Figure 11. How the SQL Server data will be displayed

  12. Once you press OK, You will notice that the data from the employees table is now in Excel.

    Figure 12. The SQL Azure data in Excel

  13. If you try to edit the data you will edit it in Excel, but the changes are not reflected in the SQL Server Azure table. You mainly have access to the data to create special reports that can be easily done in MS Excel.

    Figure 13. Trying to edit the SQL data

  14. You can also use filters as you do with normal data in MS Excel.

    Figure 14. Using Excel filters with the SQL data
  15. Now, let’s play with some formulas. Add the Age Column to the current table in Excel.

    Figure 15. Adding a column to the table

  16. What we are going to do is to calculate the Age of a person using the birth date. We will do this using Excel. Add the following formula in the Age column:


    The formula shows the difference between the Birthdate column (G3) and the current date (NOW) in years (“y”).

    Figure 16. Adding a Formula in Excel

  17. As you can see, the Excel formulas can be easily used with the Azure data in SQL.

    Figure 17. The results of the formula applied

  18. You can also create a nice dynamic reports using Power View. To access to Power View, select the data and go to the INSERT menu and select the Power View icon.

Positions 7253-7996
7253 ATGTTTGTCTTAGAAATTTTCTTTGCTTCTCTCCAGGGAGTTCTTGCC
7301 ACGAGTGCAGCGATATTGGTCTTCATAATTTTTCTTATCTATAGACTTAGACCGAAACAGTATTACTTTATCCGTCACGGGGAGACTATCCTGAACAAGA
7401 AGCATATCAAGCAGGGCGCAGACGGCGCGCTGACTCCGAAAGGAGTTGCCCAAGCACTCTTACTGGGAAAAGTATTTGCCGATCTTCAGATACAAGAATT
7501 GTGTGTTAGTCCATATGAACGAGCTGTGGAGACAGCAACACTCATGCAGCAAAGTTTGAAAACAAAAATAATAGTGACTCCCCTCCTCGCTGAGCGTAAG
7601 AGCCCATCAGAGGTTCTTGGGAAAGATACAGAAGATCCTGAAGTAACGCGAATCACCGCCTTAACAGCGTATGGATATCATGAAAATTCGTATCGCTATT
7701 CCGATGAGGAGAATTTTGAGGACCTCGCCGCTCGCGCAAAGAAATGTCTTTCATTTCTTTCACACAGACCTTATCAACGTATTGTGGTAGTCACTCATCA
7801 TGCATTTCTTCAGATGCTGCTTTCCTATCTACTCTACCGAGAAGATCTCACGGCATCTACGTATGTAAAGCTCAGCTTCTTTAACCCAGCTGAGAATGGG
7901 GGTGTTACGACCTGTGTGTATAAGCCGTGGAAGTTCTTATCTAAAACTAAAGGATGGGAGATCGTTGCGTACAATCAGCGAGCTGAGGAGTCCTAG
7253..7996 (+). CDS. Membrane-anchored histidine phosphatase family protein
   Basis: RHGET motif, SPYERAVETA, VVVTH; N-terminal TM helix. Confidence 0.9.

Figure 18. Enabling Power View

  19. If it is your first time running Power View, it will ask you to enable it and install Silverlight (if it is not installed).
  20. Once enabled and installed, you will have a new Sheet in Excel with dynamic data.

    Figure 19. The Power View information

  21. You can create filters dynamically.

    Figure 20. Power View Fields

  22. In this sample, we will create a simple report, in this sample; we will see the graphs of males and female employees based on the Business Entity ID.

    Figure 21. Selecting columns to graph

  23. Select the Pie Chart option.

Figure 22. Power View Charts

As you can see, the pie is created.

With Power View you can also create dynamic charts, working with geographical maps, etc. As you can see, working with SQL Server in an Azure VM using Excel is very easy.


As you can see, it is very easy to connect to SQL Server once the permissions are set. You can handle the SQL data to generate reports, graphs but not to edit the information. The connection is stored in odc files, which can be edited with any text editor. Excel 2013 with Power View enables you to create pretty nice dynamic reports.

Daniel Calbimonte
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Excel, SQL Azure

About Daniel Calbimonte

Daniel Calbimonte is a Microsoft Most Valuable Professional, Microsoft Certified Trainer and Microsoft Certified IT Professional for SQL Server. He is an accomplished SSIS author, teacher at IT Academies and has over 13 years of experience working with different databases. He has worked for the government, oil companies, web sites, magazines and universities around the world. Daniel also regularly speaks at SQL Servers conferences and blogs. He writes SQL Server training materials for certification exams. He also helps with translating SQLShack articles to Spanish View all posts by Daniel Calbimonte